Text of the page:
# applylut

Neighborhood operations on binary images using lookup tables

`applylut`

is not recommended. Use `bwlookup`

instead.

## Syntax

## Description

## Examples

### Perform Erosion Using a 2-by-2 Neighborhood

Create the LUT.

lutfun = @(x)(sum(x(:))==4); lut = makelut(lutfun,2);

Read image into the workspace and then apply the LUT to the image. An output pixel is `on`

only if all four of the input pixel's neighborhood pixels are `on`

.

```
BW1 = imread('text.png');
BW2 = applylut(BW1,lut);
```

Show the original image and the eroded image.

figure, imshow(BW1);

figure, imshow(BW2);

## Input Arguments

`BW`

— Input image

2-D binary image

Input image, specified as a 2-D binary image. For numeric input,
any nonzero pixels are considered to be `1`

(`true`

).

**Data Types: **`single`

| `double`

| `int8`

| `int16`

| `int32`

| `int64`

| `uint8`

| `uint16`

| `uint32`

| `uint64`

| `logical`

`lut`

— Lookup table of output pixel values

16-element numeric vector | 512-element numeric vector

Lookup table of output pixel values, specified as a 16- or 512-element vector as returned
by `makelut`

.

**Data Types: **`single`

| `double`

| `int8`

| `int16`

| `int32`

| `int64`

| `uint8`

| `uint16`

| `uint32`

| `uint64`

| `logical`

## Output Arguments

`A`

— Output image

binary image | grayscale image

Output image, returned as a grayscale or binary image whose distribution of pixel values
are determined by the content of the lookup table, `lut`

. The output image
`J`

is the same size as the input image `I`

.

If all elements of

`lut`

are`0`

or`1`

, then`A`

has data type`logical`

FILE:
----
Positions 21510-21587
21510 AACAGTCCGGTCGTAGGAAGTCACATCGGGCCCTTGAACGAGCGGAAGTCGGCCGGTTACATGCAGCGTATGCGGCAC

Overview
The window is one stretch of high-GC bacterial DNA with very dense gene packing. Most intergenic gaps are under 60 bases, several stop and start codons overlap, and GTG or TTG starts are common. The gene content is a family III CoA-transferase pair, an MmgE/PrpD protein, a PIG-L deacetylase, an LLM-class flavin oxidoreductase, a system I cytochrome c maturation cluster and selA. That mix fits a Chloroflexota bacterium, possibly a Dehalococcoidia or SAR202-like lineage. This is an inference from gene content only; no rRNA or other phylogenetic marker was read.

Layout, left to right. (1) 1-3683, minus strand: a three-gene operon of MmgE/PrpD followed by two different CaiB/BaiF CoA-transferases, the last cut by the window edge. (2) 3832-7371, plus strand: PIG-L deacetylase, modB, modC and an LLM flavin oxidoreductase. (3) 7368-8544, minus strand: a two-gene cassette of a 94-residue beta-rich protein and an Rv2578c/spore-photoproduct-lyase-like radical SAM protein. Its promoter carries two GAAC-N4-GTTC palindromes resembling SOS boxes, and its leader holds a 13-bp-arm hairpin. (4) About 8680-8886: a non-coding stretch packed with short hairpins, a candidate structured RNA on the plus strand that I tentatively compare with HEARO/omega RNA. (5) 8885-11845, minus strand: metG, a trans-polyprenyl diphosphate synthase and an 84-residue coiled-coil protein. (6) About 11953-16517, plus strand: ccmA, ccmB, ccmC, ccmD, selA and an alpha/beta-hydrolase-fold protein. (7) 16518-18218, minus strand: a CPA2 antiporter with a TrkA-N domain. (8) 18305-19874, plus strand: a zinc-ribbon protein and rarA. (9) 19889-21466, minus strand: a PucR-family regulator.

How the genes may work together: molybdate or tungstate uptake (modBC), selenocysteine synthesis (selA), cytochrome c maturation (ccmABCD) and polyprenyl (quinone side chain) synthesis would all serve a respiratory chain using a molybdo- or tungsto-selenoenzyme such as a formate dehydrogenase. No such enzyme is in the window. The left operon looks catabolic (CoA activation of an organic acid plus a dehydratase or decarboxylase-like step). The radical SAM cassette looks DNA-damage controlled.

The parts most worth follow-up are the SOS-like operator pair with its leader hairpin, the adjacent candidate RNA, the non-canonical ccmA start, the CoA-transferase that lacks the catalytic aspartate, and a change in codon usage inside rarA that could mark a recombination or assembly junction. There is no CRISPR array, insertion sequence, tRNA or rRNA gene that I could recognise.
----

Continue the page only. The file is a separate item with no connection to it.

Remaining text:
.If all elements of

`lut`

are integers between 0 and 255, then`A`

has data type`uint8`

.For all other cases,

`A`

has data type`double`

.

**Data Types: **`double`

| `uint8`

| `logical`

## Algorithms

`applylut`

performs a neighborhood operation on a binary image by producing
a matrix of indices into `lut`

, and then replacing the indices with the actual
values in `lut`

. The specific algorithm used depends on whether you use 2-by-2
or 3-by-3 neighborhoods.

### 2-by-2 Neighborhoods

For 2-by-2 neighborhoods, `length(lut)`

is 16. There are four pixels in
each neighborhood, and two possible states for each pixel, so the total number of permutations
is 2^{4} = 16.

To produce the matrix of indices, `applylut`

convolves the binary image
`BW`

with this matrix.

8 2 4 1

The resulting convolution contains integer values in the range [0, 15].
`applylut`

uses the central part of the convolution, of the same size as
`BW`

, and adds 1 to each value to shift the range to [1, 16]. The function
then constructs `A`

by replacing the values in the cells of the index matrix
with the values in `lut`

that the indices point to.

### 3-by-3 Neighborhoods

For 3-by-3 neighborhoods, `length(lut)`

is 512. There are nine pixels in
each neighborhood, and two possible states for each pixel, so the total number of permutations
is 2^{9} = 512.

To produce the matrix of indices, `applylut`

convolves the binary image
`BW`

with this matrix.

256 32 4 128 16 2 64 8 1

The resulting convolution contains integer values in the range [0, 511].
`applylut`

uses the central part of the convolution, of the same size as
`BW`

, and adds 1 to each value to shift the range to [1, 512]. It then
constructs `A`

by replacing the values in the cells of the index matrix with
the values in `lut`

that the indices point to.

## Version History

**Introduced before R2006a**

### R2012b: `applylut`

is not recommended

Starting in R2012b, use `bwlookup`

to perform neighborhood operations on
binary images using lookup tables. For `bwlookup`

, the data type of the
returned image is the same as the data type of the lookup table. `bwlookup`

supports code generation. There are no plans to remove `applylut`

at this
time.

To update your code, replace instances of `applylut`

with
`bwlookup`

. You do not need to change the input arguments.

## See Also

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